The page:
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Lenten Devotional – Wednesday, March 6

By Rick Stege

Luke 13:17-27


Inspired by the parable of the mustard seed and the parable of the yeast in Luke 13, 18-21 which asks “What is the kingdom of God like?” and compares it to that which emerges from simple tasks.

How many complaints (the document that initiates a lawsuit) have I drafted in my career?   Hundreds?   Thousands?   But this one, like most, is important to my clients – in this instance to grieving family members.  An elderly woman is dead and for no good reason.   I never knew her in life, but I have come to know her in death through her daughters and a visit to her former home.   Having done that much, I have come to care about her.

Can I add some feeling to the bare minimum that the law requires, i.e. a “short and plain statement of the claim showing that the party is entitled to relief”?  So I add a (technically unnecessary) introductory paragraph:  “. . . Mrs. Hart (not her real name) was a robust and active 86 year old woman in good health.   She lived independently in . . . and maintained her own two-story home, her four acre yard, and her extensive and vibrant flower beds.   She loved to shop for groceries and cook for herself and others.   She enjoyed bingo, crossword puzzles, family and friends. . . . . “.  Later I list, in bullet point format, eighteen errors and omissions by the defendants which led to her untimely death – a somewhat daring degree of specificity likewise technically unnecessary and certainly not customary.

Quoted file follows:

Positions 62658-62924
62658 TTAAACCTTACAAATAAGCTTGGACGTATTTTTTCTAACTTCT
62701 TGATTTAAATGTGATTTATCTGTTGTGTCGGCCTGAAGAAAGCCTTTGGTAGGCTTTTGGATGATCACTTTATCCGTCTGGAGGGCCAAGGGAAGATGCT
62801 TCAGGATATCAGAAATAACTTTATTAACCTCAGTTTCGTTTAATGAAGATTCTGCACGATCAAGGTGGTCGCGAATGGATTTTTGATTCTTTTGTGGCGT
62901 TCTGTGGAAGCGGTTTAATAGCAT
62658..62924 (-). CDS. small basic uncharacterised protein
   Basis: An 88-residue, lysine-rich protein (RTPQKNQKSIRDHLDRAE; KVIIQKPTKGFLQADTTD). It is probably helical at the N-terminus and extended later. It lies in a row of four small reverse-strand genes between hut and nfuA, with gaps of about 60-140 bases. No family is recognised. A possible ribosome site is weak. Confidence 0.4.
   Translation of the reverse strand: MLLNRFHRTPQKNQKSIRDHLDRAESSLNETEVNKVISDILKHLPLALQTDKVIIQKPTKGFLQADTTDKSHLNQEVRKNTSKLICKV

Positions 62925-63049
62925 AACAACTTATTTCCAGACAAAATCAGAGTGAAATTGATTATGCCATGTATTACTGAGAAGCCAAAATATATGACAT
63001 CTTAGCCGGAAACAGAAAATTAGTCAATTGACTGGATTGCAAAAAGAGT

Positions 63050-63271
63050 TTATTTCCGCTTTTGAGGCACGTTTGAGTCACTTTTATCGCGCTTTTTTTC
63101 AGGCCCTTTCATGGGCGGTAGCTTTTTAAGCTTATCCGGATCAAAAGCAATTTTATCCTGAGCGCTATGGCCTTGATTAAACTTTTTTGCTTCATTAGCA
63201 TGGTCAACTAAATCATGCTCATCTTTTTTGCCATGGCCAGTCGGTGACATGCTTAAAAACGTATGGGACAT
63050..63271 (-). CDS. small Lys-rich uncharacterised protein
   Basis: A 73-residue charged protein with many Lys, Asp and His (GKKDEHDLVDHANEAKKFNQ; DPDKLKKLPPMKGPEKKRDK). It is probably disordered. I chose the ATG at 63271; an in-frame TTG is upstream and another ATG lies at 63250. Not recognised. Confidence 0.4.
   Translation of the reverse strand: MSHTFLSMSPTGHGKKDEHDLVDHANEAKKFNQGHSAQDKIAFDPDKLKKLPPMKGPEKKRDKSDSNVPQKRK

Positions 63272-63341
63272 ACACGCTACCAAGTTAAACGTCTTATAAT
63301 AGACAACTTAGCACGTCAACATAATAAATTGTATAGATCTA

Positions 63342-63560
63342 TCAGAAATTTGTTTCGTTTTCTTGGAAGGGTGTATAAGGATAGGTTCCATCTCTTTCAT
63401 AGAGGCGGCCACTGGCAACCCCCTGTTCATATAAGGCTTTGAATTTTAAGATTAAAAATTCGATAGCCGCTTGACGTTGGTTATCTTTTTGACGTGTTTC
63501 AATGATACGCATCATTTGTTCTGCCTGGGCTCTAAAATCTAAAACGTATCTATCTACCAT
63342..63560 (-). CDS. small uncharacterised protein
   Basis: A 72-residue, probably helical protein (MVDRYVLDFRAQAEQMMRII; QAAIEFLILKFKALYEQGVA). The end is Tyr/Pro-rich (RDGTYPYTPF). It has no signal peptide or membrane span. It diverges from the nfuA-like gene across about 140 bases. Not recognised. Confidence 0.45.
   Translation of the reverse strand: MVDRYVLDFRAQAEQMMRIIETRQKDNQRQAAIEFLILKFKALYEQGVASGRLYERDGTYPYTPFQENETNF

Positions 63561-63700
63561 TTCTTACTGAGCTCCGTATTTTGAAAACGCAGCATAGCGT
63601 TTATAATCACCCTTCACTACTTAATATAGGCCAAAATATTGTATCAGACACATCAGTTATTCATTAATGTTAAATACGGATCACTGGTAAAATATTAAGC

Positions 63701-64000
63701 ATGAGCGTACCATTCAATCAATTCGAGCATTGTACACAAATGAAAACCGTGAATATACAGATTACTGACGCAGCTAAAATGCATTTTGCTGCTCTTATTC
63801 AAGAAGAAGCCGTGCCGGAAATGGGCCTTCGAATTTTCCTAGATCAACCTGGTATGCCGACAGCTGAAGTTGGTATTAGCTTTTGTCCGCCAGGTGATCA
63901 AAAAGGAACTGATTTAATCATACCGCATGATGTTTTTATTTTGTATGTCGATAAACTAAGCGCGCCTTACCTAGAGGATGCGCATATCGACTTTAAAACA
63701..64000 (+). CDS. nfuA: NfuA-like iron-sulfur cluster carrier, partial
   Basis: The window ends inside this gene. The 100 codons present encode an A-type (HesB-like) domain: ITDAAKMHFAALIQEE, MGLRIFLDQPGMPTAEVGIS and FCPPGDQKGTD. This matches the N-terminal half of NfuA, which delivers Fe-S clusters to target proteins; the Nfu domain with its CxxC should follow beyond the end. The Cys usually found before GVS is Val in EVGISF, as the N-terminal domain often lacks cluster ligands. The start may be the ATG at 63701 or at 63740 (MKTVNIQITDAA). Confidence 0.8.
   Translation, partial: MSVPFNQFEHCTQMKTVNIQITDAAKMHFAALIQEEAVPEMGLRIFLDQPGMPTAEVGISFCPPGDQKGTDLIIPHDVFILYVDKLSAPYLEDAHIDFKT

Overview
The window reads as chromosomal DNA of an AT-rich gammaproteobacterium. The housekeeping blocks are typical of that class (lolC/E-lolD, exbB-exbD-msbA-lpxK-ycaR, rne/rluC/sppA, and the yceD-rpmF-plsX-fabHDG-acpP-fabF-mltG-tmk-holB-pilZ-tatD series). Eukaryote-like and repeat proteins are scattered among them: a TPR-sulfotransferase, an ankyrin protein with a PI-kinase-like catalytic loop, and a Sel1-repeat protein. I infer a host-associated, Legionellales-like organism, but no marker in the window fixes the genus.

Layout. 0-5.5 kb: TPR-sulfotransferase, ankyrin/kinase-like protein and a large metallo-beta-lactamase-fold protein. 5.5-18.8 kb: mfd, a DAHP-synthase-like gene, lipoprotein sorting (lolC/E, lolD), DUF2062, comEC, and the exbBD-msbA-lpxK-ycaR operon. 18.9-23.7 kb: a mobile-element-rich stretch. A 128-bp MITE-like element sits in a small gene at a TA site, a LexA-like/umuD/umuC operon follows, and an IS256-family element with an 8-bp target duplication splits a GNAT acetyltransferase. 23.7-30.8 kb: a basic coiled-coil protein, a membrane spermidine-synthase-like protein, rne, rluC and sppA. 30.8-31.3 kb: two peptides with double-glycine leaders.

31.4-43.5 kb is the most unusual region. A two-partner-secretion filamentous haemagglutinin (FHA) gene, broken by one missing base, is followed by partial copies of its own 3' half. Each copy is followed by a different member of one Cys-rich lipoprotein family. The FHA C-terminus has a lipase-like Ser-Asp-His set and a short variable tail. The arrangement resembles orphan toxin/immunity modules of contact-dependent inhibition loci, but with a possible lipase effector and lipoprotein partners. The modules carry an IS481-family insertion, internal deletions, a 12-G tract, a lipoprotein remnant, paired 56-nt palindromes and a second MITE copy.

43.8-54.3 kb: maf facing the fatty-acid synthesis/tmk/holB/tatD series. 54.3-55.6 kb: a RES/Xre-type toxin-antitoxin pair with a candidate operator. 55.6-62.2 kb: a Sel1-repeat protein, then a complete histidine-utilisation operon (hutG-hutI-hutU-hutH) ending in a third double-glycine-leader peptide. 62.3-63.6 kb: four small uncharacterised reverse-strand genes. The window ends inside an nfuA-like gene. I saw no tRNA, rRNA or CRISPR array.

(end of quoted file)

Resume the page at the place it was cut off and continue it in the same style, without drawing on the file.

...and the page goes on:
What have I done?  I have put a human face on this tragedy.  And I have expressed a sense of outrage over her preventable death.

Who cares?   For one, the family cares.  But does God care?

I believe God cares.   I believe we catch a glimpse of the kingdom of God by putting a little love into our routine labors and by paying attention to our symbiotic relationship with our tasks.   Work, when combined with love and mindfulness, can lend an aura to the most banal of tasks.

It might be cooking a meal, building a deck, or writing for the Lenten Devotional booklet.    Luke teaches us with commonplace examples such as planting a seed or kneading a small amount of yeast into a large amount of flour; both beginnings blossom into goodness.

Dear Lord, prod us to put love into our labors and to do so with mindfulness.                                                                                   And thank you for opening a door to your kingdom.  Amen.

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